By Adnan Abu Zeed for Al Monitor. Any opinions expressed here are those of the author and do not necessarily reflect the views of Iraq Business News.
Iraqi Citizens' Sentiment may be Softening toward Israel
Some Iraqis are calling for closer relations with Israel, feeling a common bond of past persecution and a desire for peace and stability. Many people might find two factors cited in this change quite surprising: Iraqis' guilt, and some resentment of Palestinians.
"There is a dramatic shift that has changed [Iraqi] public opinion [toward Israel] as a result of the Palestinians' involvement in supporting the [late Iraqi] dictator Saddam Hussein and thus getting involved in terrorist operations," writer and political analyst Ali Mared al-Asadi told Al-Monitor recently by phone.
"Most Shiites in Iraq have a sense of guilt because they did not support the peaceful Jewish community with whom they lived for hundreds of years in peace and harmony in one homeland, but who were persecuted and displaced during the monarchy [1958-1963] and the Baathist regime [1968-2003] eras.”
Much of the fanaticism and hostility toward Israel appears to have declined in central and southern Baghdad, where the majority of people are Shiite.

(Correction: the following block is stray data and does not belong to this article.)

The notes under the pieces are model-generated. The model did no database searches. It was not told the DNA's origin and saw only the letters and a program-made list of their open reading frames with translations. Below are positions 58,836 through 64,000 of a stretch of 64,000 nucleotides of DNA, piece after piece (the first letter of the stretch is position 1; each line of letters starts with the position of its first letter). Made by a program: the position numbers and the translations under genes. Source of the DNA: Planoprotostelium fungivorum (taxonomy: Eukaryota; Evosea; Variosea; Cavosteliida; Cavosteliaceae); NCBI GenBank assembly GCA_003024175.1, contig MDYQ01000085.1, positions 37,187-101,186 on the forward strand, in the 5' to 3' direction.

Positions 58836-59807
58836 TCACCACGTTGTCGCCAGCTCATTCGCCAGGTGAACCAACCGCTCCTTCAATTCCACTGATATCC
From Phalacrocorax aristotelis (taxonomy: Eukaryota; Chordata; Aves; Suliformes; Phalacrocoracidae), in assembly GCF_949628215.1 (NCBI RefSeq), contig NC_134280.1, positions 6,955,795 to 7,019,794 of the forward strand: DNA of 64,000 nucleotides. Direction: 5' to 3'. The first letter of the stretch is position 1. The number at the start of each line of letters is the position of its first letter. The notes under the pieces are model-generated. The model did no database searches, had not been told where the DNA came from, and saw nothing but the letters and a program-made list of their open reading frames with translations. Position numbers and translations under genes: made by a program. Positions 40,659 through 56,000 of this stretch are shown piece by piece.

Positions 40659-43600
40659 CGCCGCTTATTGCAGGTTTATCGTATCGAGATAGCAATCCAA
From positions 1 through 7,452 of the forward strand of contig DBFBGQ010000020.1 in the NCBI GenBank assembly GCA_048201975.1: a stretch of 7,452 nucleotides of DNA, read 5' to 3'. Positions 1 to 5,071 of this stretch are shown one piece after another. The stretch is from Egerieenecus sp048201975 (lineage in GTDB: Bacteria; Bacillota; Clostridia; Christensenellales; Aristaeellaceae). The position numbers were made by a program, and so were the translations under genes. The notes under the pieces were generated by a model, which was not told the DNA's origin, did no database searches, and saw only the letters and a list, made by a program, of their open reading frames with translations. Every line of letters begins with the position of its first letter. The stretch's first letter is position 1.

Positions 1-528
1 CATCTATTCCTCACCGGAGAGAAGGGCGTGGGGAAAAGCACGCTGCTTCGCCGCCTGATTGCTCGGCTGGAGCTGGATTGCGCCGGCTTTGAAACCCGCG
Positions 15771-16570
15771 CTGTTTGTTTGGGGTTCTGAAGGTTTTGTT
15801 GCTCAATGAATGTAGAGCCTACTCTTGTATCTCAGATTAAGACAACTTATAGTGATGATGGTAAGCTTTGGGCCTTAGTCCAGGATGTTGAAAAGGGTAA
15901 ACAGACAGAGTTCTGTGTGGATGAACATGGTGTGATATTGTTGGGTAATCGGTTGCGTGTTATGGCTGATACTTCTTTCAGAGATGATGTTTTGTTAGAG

On Sept. 9, Asadi wrote, “It is not in the interest of Shiites to antagonize Israel. Shiites and Jews ought to reach understandings based on common humanitarian grounds that guarantee peaceful coexistence in the Middle East.”
Asadi told Al-Monitor by phone, “If we put the influence of Iran and the remnants of the Baathist culture aside, Iraq would have no excuse to keep officially antagonizing Israel, especially since the majority of the Arab states, [even] the Palestinian state itself, hold relations with Tel Aviv.” Asadi apparently was referring to Arab states having contacts or other ties with Tel Aviv, because most Arab states do not formally recognize Israel..
Many Sunnis also seem to favor closer ties. Political analyst Maher Abed Jawdah told Al-Monitor, “Even Iraqi Sunnis are in tune with Sunnis in Saudi Arabia, Jordan and the Gulf countries in establishing good relations with Israel, mainly because they are driven by the same hate toward Iranian Shiites, who are very hostile against Israel.”
Much of the favorable sentiment in Iraq is coming from Kurds. Israeli Prime Minister Benjamin Netanyahu (pictured) supports the Kurdish quest for an independent state in northern Iraq. This has pushed some Kurds to promote the idea of openness to Israel and to call for turning their relationship into an official one. Some media outlets even showed Kurdish cities raising the Israeli flag next to the Kurdish flag as they prepared for a Sept. 25 vote on a nonbinding independence referendum, which passed overwhelmingly.
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